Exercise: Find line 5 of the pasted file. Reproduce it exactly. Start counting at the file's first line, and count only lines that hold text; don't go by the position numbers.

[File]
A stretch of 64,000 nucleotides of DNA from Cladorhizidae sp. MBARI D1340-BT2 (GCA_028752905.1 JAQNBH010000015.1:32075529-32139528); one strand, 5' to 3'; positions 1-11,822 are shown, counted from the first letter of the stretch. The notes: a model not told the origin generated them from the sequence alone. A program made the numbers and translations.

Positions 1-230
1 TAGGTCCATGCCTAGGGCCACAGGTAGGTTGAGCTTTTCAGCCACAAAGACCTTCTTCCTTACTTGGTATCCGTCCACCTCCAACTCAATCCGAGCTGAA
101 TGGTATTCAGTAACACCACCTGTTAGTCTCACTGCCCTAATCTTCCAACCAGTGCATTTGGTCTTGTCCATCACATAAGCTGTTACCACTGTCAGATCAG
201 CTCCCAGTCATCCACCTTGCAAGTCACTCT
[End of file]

201 CTCCCAGTCATCCACCTTGCAAGTCACTCT